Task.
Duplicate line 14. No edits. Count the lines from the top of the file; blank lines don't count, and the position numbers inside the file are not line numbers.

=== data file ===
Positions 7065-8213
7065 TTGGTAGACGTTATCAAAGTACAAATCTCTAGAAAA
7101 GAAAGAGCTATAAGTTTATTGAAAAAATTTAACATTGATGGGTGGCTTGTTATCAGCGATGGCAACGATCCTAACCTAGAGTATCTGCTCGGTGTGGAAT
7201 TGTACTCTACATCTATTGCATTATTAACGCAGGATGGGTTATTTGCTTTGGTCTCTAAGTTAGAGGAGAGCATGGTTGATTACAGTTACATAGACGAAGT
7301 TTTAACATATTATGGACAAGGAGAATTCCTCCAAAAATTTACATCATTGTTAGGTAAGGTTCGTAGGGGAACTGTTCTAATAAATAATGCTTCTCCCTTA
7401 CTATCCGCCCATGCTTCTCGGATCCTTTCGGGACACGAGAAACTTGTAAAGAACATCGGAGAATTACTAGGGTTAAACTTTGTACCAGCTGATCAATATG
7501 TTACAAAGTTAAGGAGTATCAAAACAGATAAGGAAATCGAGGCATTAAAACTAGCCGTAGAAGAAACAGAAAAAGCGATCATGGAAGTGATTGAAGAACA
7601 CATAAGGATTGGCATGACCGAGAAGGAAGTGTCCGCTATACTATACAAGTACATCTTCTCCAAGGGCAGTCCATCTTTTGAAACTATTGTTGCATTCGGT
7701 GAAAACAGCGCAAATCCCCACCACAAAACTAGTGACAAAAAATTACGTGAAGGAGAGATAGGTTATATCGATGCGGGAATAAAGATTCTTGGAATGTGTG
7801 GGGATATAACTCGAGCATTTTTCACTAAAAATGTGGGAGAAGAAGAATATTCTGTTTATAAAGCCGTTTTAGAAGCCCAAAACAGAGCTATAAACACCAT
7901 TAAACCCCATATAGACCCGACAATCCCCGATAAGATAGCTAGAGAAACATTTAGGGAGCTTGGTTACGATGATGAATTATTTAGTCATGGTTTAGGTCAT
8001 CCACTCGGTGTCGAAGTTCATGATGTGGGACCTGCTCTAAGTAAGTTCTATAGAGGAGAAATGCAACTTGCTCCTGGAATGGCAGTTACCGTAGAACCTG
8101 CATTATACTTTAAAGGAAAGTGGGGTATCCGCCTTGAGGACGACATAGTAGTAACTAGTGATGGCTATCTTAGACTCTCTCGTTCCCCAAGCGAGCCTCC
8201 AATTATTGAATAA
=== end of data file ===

8201 AATTATTGAATAA